The Beginning of Speech

By Adonis b. 1930 Adonis

Translated By Khaled Mattawa

The child I was came to me
once,
a strange face
                He said nothing              We walked
each of us glancing at the other in silence, our steps
a strange river running in between
 
We were brought together by good manners
and these sheets now flying in the wind
then we split,
a forest written by earth
watered by the seasons’ change.
 
Child who once was, come forth—
What brings us together now,
and what do we have to say?

Adonis, “The Beginning of Speech” from Selected Poems, translated by Khaled Mattawa. Copyright © 2010 by Adonis. Reprinted by permission of Yale University Press.

Source: Selected Poems (Yale University Press, 2010)

Discover this poem’s context and related poetry, articles, and media.

Poet Adonis b. 1930

POET’S REGION Middle East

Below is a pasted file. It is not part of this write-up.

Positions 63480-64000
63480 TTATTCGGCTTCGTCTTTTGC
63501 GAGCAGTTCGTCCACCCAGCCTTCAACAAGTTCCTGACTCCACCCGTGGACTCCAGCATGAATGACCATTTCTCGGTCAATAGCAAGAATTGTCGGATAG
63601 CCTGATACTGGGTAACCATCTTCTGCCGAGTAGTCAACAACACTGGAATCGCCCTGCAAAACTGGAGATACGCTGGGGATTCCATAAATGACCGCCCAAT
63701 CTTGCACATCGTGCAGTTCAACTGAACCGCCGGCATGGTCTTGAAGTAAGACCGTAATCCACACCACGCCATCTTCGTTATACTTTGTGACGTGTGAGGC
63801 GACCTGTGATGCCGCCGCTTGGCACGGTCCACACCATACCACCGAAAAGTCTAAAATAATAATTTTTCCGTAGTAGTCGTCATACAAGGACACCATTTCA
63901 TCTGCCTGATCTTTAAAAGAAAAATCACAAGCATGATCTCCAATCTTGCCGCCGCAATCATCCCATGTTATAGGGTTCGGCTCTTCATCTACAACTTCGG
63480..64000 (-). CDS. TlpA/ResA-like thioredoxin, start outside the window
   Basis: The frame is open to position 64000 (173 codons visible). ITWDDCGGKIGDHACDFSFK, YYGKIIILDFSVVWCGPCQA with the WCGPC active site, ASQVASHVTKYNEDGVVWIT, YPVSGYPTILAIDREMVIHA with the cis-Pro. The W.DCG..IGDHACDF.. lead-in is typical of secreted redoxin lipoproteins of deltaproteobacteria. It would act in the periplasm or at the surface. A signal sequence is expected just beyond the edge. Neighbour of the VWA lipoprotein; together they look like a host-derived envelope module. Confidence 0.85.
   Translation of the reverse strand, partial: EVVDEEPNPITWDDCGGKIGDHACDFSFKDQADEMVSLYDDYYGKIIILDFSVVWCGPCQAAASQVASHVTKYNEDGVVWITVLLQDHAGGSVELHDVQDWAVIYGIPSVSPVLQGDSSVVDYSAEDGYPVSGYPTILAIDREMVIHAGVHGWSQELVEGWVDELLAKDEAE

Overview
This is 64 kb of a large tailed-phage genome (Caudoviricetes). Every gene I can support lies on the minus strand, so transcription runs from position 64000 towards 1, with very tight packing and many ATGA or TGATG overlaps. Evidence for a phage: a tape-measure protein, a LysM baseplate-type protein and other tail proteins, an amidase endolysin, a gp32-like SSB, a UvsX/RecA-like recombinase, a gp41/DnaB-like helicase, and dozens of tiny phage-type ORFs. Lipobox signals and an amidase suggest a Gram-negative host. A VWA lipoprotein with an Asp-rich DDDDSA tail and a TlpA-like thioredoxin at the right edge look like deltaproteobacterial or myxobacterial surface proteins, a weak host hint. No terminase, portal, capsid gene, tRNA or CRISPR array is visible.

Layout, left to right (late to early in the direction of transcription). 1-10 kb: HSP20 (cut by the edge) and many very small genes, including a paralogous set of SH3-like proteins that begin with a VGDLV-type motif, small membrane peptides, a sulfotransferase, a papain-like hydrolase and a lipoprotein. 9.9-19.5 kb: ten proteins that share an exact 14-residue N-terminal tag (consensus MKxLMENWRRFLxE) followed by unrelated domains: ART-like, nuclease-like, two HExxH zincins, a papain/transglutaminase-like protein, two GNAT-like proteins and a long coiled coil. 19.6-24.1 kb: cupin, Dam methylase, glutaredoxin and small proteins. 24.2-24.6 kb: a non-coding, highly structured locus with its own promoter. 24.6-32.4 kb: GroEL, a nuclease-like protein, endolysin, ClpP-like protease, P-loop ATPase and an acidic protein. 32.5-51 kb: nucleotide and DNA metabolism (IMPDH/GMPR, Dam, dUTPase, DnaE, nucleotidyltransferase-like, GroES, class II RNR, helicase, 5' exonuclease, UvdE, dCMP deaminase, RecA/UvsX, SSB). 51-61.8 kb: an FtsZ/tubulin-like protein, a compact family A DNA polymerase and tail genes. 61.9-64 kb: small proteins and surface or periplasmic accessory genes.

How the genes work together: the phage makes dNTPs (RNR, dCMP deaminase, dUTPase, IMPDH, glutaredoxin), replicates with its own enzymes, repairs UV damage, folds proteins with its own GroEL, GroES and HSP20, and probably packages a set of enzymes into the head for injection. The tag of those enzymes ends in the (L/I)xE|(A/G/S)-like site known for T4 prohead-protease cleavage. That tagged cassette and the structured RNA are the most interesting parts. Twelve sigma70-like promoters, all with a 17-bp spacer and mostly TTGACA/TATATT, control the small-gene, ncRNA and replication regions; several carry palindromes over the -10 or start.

Subjects Living, The Mind, Time & Brevity, Youth, Arts & Sciences, Language & Linguistics

Poetic Terms Free Verse

Biography

Arab poet, translator, editor, and theorist Ali Ahmad Said Esber was the eldest of six children born to a family of farmers in Syria’s Al Qassabin village. Though they could not afford the cost of formal education, Adonis’s father taught his son to read and helped him memorize poems while he worked on the family farm. At fourteen, Adonis recited a poem to the president of Syria during his visit a neighboring town, after which . . .

Continue reading this biography

Poem Categorization

SUBJECT Living, The Mind, Time & Brevity, Youth, Arts & Sciences, Language & Linguistics

POET’S REGION Middle East

Poetic Terms Free Verse

Report a problem with this poem

Originally appeared in Poetry magazine.

This poem has learning resources.

This poem is good for children.

This poem has related video.

This poem has related audio.